Suggested lenses: the Nikkor 18-55mm kit lens, the Nikkor 55-200mm lens. This can still be found and it is an excellent buy as well as being a small and compact lens that isvery easy to carry with you. At some time in the future you will want a fast, wide aperture lens. The Sigma 30mm HSM F 1.4 lens meets those requirements. In addition, I think that Nikon will soon produce a fast F 1.8 50mm lens that will be usable on the D-40. You might ask what advantage can you get with a fast, wide aperture lens? So, I am attaching a photo taken with my D-50 and the Nikkor 50mm lens. being a fixed focal length lens, rather than a zoom lens, it is much sharper.

Ihope this helps, Erin.

Mt/Sarah
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Old Feb 4, 2007, 4:30 PM   #28
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mtclimber wrote:
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... Yes, the K100Ddoes have SR, or shake reduction. Is it a big enough factor to causeyou toshift in your preference? Personally, I don't think that it is. I have never had a shake problem with any of these three cameras. ...
That is likely in part due to the use of flash in low light. I just plain don't like the look of flash even though not using it will often yield motion blur. The Antishake in my KM5D really does help with available darkness shots.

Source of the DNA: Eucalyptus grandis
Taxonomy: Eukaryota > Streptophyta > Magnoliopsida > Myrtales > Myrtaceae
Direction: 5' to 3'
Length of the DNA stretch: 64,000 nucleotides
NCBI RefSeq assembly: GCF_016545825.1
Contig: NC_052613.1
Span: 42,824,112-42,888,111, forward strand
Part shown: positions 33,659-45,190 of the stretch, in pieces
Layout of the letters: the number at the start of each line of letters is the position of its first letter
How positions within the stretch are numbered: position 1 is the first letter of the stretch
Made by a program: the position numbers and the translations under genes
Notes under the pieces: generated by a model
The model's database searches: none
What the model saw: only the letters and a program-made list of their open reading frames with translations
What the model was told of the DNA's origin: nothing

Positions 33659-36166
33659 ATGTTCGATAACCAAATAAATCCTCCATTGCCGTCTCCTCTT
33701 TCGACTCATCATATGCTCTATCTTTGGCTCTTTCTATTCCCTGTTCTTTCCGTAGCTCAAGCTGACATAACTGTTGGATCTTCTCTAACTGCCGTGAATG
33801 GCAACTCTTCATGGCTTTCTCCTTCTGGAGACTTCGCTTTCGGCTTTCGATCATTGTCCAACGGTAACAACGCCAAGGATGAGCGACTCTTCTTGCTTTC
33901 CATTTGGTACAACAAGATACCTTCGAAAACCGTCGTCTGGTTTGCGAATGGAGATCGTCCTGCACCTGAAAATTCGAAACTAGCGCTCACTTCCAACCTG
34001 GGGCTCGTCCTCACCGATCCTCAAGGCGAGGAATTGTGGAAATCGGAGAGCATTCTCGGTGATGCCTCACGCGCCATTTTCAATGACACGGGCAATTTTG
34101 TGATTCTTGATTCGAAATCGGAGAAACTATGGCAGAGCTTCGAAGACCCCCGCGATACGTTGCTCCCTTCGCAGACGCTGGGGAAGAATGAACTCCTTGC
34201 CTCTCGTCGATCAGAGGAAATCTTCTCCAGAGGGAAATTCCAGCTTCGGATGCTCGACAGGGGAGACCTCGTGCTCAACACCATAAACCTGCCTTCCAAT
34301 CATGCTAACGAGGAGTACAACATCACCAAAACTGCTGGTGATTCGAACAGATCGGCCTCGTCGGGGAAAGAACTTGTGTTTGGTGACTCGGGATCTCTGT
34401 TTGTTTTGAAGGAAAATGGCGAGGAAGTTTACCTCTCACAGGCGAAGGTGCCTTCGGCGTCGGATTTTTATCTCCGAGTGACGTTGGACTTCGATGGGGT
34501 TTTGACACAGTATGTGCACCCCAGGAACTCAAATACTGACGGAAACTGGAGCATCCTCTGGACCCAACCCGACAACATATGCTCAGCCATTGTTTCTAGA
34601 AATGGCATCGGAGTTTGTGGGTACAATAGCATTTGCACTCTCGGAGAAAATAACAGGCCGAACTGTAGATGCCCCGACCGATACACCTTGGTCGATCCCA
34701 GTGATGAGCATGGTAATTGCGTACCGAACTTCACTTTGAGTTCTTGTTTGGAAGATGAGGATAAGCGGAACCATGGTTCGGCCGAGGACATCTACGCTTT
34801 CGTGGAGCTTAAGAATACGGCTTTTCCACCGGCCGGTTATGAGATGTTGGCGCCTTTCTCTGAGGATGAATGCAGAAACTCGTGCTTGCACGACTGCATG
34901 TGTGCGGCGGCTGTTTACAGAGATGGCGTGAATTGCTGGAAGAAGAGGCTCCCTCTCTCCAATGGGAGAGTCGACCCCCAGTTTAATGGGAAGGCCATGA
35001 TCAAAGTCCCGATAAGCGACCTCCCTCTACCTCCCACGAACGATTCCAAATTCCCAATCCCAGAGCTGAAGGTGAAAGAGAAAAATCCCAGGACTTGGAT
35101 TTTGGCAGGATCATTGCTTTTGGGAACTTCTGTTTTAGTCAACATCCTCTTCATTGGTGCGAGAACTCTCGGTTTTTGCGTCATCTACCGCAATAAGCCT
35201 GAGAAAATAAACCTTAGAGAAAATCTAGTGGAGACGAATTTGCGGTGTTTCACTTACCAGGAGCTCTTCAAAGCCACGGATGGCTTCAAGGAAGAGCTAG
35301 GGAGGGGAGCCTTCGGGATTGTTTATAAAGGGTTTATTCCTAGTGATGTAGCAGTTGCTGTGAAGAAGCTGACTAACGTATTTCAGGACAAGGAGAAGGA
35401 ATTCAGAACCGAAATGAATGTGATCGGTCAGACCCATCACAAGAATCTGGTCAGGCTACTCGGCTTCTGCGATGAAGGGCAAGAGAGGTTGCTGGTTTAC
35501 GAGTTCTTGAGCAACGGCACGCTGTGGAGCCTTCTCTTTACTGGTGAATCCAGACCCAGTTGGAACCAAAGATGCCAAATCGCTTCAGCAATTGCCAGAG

Like a lot of stuff in photography, it is a case of personal preference - not a hard and fast rule.

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Old Feb 4, 2007, 4:41 PM   #29
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Bill-

I also shoot with a KM 5D and find the the IS on that DSLR to be more effective than on the Pentax K100D, even though they are suppossed to be using the same system. Ialso dislikestraight on flash and harsh shadows. Therefore, I use and really appreciate bounce flash or a diffusser to soften that hard flash effect.

MT/Sarah
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Old Feb 4, 2007, 7:19 PM   #30
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mtclimber wrote:
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... Ialso dislikestraight on flash and harsh shadows. Therefore, I use and really appreciate bounce flash or a diffusser to soften that hard flash effect.
I agree - that makes the best of a bad job.

To get the bounce/diffusser to work means having a powerfull enough flash to begin with so you can throw away a few stops worth of light. I suspect that power turns out to be more important than any of the automagical stuff that can be done when the camera and flash talk nicely to each other. At least that is my current theory for the basis of experimenting - and that is what I have the gear to try. It is also much cheaper than the automagical flash units.